The Karakikes Lab aims to elucidate disease mechanisms of rare cardiac diseases and potential therapeutic strategies.
Precision Medicine for Rare Cardiovascular Disease
CRISPR-based technologies to probe the functional impact of genetic mutations at the cellular and molecular level. Trends in Genetics 2021
CRISPR-Cas9 based genome editing technologies to correct or introduce disease-implicated gene variants in patient-derived iPSCs and differentiate to relevant cell types such as cardiomyocytes. Circulation 2021
Beating Cardiomyocytes Stained with TMRM
Beating Engineered Heart Tissue
The overarching goal of our studies is to improve our understanding of the pathogenesis of familial cardiomyopathies, such as Hypertrophic Cardiomyopathy (HCM) and Dilated Cardiomyopathy (DCM). We utilize isogenic patient specific induced pluripotent stem cells (iPSCs) as a platform for disease modeling to again insights on how rare mutations affect the cardiomyocyte biology and cardiac performance. By establishing a deep understanding of the biology of the disease, our studies represent a first definitive step in elucidating the genotype-phenotype associations in HCM and DCM toward applying a precision medicine approach to the treatment of cardiomyopathies.
Functional Genetics (in vitro)
Fabricating GRID of 256 isolated chambers for iPSC Seeding using IsoCell from iotaSciences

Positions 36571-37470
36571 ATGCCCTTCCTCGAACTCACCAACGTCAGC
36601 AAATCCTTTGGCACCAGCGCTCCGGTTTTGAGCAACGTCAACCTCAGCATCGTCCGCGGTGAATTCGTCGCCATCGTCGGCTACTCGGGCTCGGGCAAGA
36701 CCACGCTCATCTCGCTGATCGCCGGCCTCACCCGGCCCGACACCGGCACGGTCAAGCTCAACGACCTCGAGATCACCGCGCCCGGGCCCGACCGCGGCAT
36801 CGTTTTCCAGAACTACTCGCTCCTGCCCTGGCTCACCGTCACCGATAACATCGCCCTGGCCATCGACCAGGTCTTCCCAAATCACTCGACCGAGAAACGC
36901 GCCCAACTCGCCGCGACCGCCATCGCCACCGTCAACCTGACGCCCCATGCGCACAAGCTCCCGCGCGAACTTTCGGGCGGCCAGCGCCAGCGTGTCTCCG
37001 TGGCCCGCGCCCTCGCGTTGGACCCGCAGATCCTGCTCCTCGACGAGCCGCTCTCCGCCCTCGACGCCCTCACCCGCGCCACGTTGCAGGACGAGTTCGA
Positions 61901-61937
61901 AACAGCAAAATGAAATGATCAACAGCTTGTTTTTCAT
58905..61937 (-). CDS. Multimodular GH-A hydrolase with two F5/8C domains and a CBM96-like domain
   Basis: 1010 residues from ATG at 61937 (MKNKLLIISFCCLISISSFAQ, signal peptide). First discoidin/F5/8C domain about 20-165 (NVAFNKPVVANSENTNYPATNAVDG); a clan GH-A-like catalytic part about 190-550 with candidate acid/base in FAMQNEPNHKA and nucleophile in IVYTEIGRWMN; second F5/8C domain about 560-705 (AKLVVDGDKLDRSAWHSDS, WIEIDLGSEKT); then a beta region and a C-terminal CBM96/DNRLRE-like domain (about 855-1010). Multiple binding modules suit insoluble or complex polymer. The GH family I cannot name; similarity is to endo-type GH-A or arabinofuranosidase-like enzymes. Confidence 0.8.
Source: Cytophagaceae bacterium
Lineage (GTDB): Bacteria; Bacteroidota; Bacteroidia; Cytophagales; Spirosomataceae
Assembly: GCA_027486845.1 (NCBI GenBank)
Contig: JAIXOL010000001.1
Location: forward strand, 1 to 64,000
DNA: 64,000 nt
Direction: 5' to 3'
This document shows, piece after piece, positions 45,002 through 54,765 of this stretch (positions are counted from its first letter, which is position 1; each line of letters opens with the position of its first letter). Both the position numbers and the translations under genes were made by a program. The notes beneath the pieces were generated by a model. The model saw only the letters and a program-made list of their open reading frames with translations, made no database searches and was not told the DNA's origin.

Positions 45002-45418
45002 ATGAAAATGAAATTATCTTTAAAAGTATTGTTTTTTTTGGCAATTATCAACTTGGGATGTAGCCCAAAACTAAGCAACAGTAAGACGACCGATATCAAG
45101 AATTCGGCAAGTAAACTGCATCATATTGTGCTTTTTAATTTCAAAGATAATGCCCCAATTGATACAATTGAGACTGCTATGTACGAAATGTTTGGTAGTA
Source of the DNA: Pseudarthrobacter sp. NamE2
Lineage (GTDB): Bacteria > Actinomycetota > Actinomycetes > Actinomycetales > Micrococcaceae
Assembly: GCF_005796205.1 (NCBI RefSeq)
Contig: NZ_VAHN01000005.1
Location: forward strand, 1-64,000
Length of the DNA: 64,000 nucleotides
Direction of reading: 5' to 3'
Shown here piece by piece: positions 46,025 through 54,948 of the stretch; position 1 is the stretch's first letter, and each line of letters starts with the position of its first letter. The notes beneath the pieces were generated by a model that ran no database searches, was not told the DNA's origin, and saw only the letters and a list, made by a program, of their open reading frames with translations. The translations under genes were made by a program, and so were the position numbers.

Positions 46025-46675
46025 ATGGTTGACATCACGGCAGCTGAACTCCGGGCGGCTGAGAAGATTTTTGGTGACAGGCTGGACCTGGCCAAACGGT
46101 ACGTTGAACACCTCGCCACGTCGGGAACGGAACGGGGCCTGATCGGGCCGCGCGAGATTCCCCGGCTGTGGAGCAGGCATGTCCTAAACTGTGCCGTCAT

Grogu/baby Yoda hanging out with baby iota
Harvesting iPSC Clones using IsoCell from iotaSciences
Functional Genetics (in vivo)
Strain Analysis of a Beating Mouse Heart
A major focus of the Karakikes Lab is to define the role of Phospholamban (PLN) in heart physiology and pathophysiology. Currently, we are performing a comprehensive characterization of the PLN interactome using proximity-dependent biotin identification (BioID) to identify protein-protein interaction (PPI) in living cells. In addition, we are investigating the mechanism(s) underlying the pathogenesis of DCM associated with the PLN R14del mutation using patient iPSCs.
CURE-PLaN, funded by the Leducq Foundation, brings together experts in molecular and cell biology with clinicians, and most importantly, PLN R14del patients eager to participate (PLN Foundation). Our overarching common goal is to understand the PLN R14del pathophysiological pathways, which will enable us to develop novel therapeutic strategies for treating inherited DCM. A shared platform of patient data coupled with in vitro and in vivo models will facilitate efforts to achieve this goal.